The New Attorney-Client Relationship, Part I

In the November 1, 2016 Ethics Forum column in the Pennsylvania Law Weekly written by Samuel C. Stretton, a local lawyer, he laments about how the relationship between attorneys and clients has changed, deteriorated, and become adversarial, over the last 40 to 50 years. I found the article to be fascinating, and I am devoting two blogs to the issues he has raised. This is the first blog.


One could argue that life in general has changed, relationships have changed among friends and co-workers, and that our society has become a more difficult place in which to exist and function.  That change has also impacted the law, and the manner in which participants in the legal system interact with each other.


Some of the comments Mr. Stretton makes follow, and I will provide my thoughts on these comments based on my experiences:


Comment: “The loyalty and trust that used to be between an attorney and client has disappeared”.


Response: I don’t necessarily agree. I think it depends on the individual participants. My Firm has many, many clients who have been loyal to us through the years, and continue to trust us with their business. We strive to maintain a good relationship with our clients and communicate with them through a winter holiday card we send each year listing our practice areas. This has always resulted in a flurry of calls at the beginning of the new year from former clients who have read our card reminding them of our existence (more on this comment below) or reminding them of all of the areas of the law we practice. We also send out a Constant Contact Newsletter quarterly via e mail in which we add news about seminars we have taught, articles we have written, etc. Firms larger than us have an ongoing marketing agenda and sometimes professionals who do nothing but handle their marketing needs.


Comment:  “Most clients are willing to turn against the lawyer at the drop of a hat and to blame the lawyer for everything”; “even clients who express their satisfaction for the lawyer will turn against the lawyer if the decision or the verdict is adverse”; ”most clients accept no responsibility for their conduct and if things don’t go their way, their first defense is to blame the attorney”.


Response:  I don’t agree that most clients do these things. However, I believe that there are clients who blame others for their problems, who do not accept any blame for the situation they may find themselves involved in, and who are quick to blame their attorney or “the legal system” if they are not pleased with the result, even if the result favors them. I think some of this occurs because we live on the East Coast, where people feel free to offer their unsolicited opinions, and we live in an area which is one of the most litigious in our country. This is borne out by statistics on the types and numbers of cases that are brought in our local courts. I think some of these attitudes are byproducts of so many things being posted on the Internet, some of the story lines of movies and television series, and the inability of many people to grow up and accept the responsibility of their actions and the vagaries of what life brings their way.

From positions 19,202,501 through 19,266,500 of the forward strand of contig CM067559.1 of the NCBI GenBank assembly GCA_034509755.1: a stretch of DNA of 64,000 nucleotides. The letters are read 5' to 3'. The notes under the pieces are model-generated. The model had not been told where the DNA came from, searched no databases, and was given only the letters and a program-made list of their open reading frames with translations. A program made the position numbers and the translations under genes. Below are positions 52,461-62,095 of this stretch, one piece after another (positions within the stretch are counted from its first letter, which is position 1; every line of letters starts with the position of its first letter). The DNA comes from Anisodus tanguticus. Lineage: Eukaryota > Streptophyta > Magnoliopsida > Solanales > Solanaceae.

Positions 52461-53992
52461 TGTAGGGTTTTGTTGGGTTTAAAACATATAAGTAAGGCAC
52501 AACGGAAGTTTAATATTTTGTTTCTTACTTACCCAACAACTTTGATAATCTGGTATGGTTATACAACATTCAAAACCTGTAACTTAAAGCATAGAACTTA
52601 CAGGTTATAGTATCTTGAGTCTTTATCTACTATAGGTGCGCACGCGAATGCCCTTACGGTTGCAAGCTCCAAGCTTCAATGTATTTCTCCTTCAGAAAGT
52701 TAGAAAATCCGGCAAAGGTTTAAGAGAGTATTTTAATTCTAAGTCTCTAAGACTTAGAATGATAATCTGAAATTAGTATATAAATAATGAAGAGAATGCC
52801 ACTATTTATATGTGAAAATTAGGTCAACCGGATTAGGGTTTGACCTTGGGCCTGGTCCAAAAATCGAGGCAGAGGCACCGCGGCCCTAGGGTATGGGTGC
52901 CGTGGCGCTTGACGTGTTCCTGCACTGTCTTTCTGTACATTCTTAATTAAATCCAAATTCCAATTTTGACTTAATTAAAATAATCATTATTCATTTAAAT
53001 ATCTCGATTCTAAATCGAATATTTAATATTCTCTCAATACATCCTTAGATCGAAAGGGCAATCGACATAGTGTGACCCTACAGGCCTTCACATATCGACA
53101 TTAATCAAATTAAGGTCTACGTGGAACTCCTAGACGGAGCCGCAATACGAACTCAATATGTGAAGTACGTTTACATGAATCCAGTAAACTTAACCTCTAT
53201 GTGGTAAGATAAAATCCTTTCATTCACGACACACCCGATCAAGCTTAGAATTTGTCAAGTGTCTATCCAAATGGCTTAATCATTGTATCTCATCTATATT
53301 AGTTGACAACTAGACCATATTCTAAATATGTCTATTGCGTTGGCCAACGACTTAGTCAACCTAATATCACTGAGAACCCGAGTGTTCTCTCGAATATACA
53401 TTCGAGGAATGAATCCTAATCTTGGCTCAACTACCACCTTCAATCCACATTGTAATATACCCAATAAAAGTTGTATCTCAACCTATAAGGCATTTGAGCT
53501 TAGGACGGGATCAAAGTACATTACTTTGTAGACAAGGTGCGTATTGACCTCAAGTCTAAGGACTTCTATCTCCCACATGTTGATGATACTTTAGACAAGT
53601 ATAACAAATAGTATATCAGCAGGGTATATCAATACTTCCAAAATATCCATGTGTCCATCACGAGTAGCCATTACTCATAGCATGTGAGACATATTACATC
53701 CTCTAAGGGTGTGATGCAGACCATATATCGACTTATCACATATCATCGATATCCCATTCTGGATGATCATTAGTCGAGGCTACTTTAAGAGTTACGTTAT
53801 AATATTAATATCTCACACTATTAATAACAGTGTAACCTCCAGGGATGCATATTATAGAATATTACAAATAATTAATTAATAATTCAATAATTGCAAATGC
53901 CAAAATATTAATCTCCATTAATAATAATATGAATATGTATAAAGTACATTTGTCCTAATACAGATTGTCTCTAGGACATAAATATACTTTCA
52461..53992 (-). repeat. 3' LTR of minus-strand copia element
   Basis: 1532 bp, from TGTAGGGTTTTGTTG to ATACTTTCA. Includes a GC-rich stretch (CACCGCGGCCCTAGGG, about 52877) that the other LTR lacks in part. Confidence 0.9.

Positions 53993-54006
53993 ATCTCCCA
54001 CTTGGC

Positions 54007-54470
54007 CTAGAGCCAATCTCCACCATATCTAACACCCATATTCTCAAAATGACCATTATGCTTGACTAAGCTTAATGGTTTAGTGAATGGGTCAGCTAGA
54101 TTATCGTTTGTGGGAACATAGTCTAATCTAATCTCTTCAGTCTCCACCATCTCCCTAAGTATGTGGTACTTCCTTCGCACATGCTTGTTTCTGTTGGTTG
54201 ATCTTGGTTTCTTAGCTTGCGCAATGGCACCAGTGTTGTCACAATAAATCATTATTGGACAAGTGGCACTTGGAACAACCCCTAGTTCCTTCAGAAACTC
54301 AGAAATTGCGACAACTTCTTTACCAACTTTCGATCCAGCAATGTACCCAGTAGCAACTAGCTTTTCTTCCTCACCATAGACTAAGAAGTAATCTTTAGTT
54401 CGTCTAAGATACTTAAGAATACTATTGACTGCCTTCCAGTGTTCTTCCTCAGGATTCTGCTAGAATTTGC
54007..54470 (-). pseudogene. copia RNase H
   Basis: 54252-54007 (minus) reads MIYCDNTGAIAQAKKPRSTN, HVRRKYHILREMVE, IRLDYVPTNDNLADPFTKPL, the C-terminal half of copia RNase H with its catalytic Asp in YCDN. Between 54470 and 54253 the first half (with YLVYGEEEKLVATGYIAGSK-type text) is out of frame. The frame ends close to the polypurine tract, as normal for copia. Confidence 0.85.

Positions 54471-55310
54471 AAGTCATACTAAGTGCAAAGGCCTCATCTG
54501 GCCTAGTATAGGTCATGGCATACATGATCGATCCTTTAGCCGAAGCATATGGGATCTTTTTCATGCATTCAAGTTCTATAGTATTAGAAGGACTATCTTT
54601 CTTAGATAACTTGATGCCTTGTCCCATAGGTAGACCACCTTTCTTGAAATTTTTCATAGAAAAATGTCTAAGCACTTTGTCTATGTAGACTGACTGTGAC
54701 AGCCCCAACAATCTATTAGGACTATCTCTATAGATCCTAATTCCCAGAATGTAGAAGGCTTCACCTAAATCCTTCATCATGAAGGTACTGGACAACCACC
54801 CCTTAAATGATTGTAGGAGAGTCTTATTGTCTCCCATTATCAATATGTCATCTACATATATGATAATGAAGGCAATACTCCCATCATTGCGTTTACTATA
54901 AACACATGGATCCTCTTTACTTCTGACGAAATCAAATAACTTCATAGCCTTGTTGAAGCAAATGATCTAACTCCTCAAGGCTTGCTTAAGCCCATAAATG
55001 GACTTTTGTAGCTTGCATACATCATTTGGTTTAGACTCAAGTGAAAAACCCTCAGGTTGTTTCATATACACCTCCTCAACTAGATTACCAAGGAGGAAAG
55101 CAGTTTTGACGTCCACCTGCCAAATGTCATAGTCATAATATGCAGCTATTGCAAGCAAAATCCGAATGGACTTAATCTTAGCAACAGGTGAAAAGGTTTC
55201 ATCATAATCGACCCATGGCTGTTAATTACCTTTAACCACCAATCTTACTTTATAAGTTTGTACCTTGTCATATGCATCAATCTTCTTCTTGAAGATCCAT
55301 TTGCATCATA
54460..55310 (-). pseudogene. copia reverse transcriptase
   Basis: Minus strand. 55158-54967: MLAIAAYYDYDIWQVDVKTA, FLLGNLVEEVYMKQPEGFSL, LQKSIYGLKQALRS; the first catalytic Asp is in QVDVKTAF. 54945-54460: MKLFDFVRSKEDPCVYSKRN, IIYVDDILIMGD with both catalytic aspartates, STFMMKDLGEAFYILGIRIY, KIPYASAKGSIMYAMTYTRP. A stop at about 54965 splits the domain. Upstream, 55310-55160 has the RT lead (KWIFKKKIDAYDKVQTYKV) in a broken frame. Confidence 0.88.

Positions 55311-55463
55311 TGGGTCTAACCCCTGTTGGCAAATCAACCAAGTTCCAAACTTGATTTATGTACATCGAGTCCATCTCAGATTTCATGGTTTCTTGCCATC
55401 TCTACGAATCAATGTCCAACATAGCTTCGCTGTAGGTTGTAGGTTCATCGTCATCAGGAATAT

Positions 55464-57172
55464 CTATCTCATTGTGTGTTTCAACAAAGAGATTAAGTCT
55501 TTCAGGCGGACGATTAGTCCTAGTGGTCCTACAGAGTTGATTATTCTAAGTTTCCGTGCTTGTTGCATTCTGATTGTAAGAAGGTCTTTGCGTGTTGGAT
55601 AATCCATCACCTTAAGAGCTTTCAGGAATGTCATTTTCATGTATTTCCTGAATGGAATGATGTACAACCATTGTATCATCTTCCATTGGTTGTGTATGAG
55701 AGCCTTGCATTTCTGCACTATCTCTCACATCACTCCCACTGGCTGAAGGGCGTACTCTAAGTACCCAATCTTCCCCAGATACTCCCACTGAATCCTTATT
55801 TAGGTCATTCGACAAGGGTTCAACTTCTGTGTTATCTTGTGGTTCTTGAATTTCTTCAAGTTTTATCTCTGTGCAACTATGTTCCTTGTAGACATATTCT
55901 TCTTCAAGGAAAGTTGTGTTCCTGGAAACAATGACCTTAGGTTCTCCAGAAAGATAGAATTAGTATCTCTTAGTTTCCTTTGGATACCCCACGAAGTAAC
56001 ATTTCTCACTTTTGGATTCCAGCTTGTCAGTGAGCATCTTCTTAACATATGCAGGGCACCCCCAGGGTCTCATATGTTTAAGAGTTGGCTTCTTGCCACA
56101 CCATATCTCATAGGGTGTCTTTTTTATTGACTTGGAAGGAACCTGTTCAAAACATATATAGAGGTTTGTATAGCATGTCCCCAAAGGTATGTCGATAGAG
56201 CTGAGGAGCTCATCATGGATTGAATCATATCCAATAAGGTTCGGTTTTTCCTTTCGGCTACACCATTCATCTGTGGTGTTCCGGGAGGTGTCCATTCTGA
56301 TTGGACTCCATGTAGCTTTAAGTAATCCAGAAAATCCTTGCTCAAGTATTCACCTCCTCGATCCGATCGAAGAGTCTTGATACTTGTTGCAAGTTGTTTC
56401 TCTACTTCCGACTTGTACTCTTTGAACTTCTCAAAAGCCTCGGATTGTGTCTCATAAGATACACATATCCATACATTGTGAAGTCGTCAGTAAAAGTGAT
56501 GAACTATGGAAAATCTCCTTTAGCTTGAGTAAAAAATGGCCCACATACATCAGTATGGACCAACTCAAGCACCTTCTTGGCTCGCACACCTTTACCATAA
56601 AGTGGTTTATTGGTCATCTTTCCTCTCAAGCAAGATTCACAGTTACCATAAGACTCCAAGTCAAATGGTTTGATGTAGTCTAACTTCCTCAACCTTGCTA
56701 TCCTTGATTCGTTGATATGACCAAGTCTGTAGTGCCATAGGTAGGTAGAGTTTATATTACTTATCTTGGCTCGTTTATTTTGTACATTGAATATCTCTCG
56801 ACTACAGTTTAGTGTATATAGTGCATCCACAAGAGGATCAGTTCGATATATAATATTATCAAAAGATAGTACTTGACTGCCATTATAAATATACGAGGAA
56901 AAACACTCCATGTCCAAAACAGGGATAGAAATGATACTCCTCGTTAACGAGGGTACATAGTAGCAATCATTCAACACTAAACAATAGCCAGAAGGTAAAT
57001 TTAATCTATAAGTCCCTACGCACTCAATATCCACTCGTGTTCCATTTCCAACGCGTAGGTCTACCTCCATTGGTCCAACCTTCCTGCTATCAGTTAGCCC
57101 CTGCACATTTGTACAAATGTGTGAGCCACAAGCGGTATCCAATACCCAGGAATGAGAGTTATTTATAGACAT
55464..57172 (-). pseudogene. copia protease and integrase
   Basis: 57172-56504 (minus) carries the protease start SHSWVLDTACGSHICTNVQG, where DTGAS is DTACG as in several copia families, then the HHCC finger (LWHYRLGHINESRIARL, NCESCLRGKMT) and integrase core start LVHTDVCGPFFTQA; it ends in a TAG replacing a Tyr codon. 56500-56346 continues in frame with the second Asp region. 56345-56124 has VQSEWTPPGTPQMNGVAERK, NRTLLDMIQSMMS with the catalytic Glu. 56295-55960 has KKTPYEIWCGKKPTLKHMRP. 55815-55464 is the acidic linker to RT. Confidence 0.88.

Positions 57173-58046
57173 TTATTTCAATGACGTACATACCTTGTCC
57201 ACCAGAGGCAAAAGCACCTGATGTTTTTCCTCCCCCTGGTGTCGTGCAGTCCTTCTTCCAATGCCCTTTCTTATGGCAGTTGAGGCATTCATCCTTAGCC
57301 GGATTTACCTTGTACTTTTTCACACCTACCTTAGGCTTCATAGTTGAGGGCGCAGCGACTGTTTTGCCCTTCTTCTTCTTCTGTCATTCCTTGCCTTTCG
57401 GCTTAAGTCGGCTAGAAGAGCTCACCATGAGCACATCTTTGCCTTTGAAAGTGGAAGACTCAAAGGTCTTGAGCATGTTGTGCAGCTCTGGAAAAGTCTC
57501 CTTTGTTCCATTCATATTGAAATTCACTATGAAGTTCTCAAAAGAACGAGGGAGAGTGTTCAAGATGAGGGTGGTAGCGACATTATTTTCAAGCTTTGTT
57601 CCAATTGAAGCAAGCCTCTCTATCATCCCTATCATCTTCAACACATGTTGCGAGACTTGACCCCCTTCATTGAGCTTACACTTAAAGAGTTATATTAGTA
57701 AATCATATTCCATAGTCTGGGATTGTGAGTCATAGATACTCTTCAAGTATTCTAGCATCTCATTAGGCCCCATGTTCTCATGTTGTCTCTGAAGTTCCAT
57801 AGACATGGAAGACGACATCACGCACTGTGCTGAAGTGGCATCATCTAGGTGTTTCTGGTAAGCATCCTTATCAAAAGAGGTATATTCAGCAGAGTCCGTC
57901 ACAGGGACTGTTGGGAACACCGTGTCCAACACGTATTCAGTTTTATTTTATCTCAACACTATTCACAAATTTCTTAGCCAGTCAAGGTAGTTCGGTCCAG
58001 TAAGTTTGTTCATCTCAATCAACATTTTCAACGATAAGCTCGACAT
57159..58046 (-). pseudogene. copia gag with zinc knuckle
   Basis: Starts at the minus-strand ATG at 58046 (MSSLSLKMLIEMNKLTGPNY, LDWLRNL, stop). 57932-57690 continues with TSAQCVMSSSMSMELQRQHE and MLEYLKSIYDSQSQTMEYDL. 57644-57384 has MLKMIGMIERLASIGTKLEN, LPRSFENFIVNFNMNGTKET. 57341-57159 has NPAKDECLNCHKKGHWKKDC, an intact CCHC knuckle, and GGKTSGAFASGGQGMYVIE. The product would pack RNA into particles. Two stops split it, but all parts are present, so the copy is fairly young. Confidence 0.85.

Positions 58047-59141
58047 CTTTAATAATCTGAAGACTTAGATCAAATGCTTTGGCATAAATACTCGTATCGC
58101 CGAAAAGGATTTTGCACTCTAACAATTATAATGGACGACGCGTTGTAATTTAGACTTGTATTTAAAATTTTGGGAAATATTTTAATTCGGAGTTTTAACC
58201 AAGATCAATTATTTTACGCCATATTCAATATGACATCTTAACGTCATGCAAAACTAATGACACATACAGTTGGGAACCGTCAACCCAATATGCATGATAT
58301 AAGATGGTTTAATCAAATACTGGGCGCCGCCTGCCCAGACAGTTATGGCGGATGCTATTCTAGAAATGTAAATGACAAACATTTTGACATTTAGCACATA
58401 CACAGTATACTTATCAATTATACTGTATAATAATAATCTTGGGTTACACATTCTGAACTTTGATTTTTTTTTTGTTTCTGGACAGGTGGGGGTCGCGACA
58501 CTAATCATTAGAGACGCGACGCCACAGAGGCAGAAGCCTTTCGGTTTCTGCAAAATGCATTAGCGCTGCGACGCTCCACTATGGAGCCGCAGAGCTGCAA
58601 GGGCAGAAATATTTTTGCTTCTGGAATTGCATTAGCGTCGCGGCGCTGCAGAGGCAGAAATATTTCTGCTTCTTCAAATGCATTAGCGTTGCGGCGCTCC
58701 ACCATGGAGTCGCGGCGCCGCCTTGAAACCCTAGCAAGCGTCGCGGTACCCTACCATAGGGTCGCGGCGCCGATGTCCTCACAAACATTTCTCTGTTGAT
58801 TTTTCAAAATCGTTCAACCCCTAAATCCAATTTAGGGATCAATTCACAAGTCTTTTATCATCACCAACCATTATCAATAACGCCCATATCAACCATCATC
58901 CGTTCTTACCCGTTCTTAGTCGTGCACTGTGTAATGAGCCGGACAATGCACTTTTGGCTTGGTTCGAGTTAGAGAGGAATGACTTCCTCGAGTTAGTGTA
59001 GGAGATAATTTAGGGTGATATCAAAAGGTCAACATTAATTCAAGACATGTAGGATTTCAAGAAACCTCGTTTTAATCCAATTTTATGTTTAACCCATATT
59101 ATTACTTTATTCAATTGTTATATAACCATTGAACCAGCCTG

Unfortunately, an unhappy former client who seeks to make him/herself vocal, even without a basis in fact or law, now has an avenue through the Internet, to damage the reputation of an attorney. I believe that although the process has been slow, the time will come, when the law, or society’s standards, will come to place limitations on what people can legitimately say or do to damage the reputations of others, much like those limitations currently exist for other forms of media.


Comment:  “There is no loyalty to return to the same lawyer. One does a good job for a client and then finds out that the client had a case that would have produced a good fee, but went elsewhere”.


Response:  I don’t necessarily agree that clients are not loyal to one lawyer. However, I do agree that clients often do not return to one lawyer, as in years past, when one lawyer or law firm often represented many family members for generations, and was referred to as “the family retainer.” I have written about this situation in a previous blog, not from the standpoint of disloyal clients, but from the standpoint that clients are bombarded with unsolicited information from advertisements in all forms of media, making it appear that all lawyers are super-specialized, and they assume that a lawyer they used for a case may not necessarily practice in the new area of the law they require. As I stated previously, a client may sometimes be represented by 4 or 5 different lawyers for one related matter, and most of those lawyers do not know of each other’s existence, and sometimes work at cross-purposes. An example of this is someone who was injured in a parking lot leaving their workplace; subsequently filed a worker’s compensation claim; was not accommodated by their employer while they sought medical treatment; was terminated for bringing the worker’s compensation claim; and then filed a claim for Social Security disability. In that situation they require one or more lawyers familiar with workers’ compensation law, personal injury law, discrimination/civil rights law, and Social Security law. It is unlikely that one lawyer will practice in all of these areas.